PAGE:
Algonquin Park
Wilderness Canoe Trip

Cedar Lake to Mink Lake Region
September 10-16, 2000

by Norm Hooper
Part 2

Sept 11th – We awoke to an overcast and dreary morning with mist settling over a calm lake - by 6:30 am, breakfast was prepared consisting of scrambled eggs and ham, toast and coffee. As we ate, some loons could be heard calling out to one another near Gilmour Island – offering further incentive for us to get on with our venture!


Norm R. cooking breakfast.

At 9:30 am, we launched our canoes for Gilmour Lake with Norm R. and Wayne in one canoe and Norm H. in the other. The first portage was a grueling 2190-metre journey through the woods over an old, rutted logging road. The 3-4 foot tall ferns and small bushes leaning over the trail were still wet from the previous night’s rain and it didn’t take long before our clothes were drenched. Our trek in the high humidity became the main attraction for the really BIG mosquitoes. As they swarmed us, our initial plan to stop for a rest became impractical. Near the end of our portage, we came upon some old bear dung on the trail and approximately ten paces further, we heard a loud crashing sound in the bushes to our right. Our first thoughts favoured a bear, but we later concluded that it was a female moose when we discovered moose tracks in the mud along the riverbank.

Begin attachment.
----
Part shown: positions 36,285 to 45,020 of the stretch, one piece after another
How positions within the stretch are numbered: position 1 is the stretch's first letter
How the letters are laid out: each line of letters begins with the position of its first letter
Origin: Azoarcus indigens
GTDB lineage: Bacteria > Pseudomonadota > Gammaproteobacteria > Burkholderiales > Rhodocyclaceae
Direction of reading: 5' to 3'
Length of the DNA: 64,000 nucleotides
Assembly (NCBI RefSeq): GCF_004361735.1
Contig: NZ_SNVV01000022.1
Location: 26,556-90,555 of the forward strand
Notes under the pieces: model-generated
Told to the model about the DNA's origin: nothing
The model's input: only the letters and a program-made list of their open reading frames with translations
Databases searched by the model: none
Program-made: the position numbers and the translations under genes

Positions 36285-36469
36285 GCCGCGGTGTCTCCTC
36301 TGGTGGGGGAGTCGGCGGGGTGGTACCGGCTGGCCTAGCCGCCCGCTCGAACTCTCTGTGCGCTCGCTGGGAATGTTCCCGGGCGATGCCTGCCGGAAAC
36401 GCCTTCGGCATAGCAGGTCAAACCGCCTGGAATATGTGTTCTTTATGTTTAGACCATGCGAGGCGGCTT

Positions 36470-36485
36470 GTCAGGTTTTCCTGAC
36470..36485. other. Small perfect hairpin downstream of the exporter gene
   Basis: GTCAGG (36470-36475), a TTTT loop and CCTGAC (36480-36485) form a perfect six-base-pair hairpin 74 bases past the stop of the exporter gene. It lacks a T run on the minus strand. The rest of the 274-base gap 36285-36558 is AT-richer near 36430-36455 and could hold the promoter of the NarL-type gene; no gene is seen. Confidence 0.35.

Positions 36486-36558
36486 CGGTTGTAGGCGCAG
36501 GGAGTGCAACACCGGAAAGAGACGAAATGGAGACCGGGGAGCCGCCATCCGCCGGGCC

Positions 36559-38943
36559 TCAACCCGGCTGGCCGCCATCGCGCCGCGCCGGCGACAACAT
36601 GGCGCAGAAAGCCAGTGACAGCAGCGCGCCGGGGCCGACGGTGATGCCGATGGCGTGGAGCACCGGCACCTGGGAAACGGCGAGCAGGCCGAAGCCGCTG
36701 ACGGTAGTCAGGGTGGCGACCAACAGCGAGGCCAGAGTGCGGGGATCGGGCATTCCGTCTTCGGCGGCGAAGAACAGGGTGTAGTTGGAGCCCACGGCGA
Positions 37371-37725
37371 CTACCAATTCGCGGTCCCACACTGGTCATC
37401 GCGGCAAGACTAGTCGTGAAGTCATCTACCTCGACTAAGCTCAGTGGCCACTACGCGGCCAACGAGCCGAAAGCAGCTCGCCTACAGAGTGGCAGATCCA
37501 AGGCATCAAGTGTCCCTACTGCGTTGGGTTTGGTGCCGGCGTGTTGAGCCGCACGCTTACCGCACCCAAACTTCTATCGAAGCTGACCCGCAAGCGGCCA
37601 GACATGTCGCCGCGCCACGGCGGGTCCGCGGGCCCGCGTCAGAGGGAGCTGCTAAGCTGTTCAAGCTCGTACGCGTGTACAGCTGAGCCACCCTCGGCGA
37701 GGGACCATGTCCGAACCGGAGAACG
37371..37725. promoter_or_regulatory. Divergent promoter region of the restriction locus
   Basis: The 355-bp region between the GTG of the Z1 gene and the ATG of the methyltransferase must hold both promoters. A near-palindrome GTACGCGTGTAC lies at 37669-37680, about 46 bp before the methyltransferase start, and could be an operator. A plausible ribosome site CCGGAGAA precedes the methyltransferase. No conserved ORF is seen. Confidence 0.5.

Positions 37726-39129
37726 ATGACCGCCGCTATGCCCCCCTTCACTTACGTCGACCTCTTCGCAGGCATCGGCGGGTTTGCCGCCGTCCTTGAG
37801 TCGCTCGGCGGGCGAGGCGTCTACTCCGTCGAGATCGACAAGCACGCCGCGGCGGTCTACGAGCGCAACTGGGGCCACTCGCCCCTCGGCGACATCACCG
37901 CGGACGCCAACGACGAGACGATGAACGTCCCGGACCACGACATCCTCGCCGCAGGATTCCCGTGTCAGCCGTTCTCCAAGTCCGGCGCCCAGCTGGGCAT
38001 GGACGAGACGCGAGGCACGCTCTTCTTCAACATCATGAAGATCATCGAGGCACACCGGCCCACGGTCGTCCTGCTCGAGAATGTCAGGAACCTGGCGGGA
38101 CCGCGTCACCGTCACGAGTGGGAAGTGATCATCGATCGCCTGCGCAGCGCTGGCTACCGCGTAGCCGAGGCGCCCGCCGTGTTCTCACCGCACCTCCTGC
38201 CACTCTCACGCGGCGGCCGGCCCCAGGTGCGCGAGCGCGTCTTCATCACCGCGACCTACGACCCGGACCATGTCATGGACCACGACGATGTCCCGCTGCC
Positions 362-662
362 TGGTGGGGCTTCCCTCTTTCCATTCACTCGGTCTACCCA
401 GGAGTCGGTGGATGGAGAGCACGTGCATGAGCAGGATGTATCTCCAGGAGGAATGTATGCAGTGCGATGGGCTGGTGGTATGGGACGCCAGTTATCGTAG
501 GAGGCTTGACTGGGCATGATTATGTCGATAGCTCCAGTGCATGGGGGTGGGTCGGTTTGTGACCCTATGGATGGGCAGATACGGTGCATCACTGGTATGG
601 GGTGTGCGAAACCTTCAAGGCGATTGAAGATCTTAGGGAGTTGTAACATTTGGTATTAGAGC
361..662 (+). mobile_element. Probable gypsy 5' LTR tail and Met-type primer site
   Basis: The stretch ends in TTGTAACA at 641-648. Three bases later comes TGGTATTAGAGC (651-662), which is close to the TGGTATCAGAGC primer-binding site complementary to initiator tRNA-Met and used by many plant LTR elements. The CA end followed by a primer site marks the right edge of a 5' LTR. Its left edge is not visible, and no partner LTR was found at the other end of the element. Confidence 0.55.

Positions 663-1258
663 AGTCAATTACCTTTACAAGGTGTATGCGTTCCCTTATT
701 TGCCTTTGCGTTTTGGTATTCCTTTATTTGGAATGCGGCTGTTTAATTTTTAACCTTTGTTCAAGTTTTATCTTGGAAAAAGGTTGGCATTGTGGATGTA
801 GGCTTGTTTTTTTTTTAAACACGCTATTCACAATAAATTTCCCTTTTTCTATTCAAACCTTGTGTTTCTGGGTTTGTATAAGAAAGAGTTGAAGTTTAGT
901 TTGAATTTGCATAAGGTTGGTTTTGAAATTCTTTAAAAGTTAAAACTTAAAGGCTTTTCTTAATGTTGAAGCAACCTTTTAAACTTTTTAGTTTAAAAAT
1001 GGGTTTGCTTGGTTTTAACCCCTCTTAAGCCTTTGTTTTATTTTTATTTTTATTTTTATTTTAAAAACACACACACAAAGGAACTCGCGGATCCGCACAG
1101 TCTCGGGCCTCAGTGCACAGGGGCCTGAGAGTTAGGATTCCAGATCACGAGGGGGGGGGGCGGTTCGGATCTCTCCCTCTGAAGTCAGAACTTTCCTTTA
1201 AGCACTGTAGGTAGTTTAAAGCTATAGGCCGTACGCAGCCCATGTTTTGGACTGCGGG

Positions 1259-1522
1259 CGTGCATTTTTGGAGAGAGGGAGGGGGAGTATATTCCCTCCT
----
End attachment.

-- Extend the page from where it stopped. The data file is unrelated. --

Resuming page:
For the next half hour, we meandered through the bog along a narrow stream that forced us to climb over two beaver dams before entering a larger, lily covered waterway. After assisting Wayne with hauling his canoe over the first beaver dam, Norm R. remained behind to offer assistance to Norm H. with his canoe; while Wayne proceeded ahead to the second beaver dam. After negotiating the second canoe over the first beaver dam, Norm R., not realizing that the canoe had been reversed due to the solo trek previously done by Norm H., attempted to get his "large frame " into the bow of the canoe. It was at this moment that we were provided a little "comic relief" as Norm R’s weight caused the other end of the canoe to elevate out of the water, rolling him unceremoniously out of the canoe and into the beaver pond – an expected result much to the amusement of Norm H. standing on the embankment. Not to be discouraged and being a good sport, Norm R. regained his composure, laughed and helped remove the unwanted pond water from the canoe. We then proceeded to catch up with Wayne who appeared somewhat bewildered by our turn of events. On a far shoreline, we spotted a cow moose and her yearling calf feeding on the marsh grasses. As we approached, caution outweighed their curiosity and they sauntered into the woods.

Norm R. and Norm H.

Norm H. in bog stream

Unable to locate the next portage sign, we verified our map and then took a chance on a particular narrow straight that zigzagged through tall, swamp grass to the far corner of the bog. We finally located our 200-metre portage next to an impassable stream that led to the next lake. Whenever it became necessary for us to get out of the canoes, we were relentlessly subjected to a putrid odour emitted by each step placed into the silty and mirky lake bottom.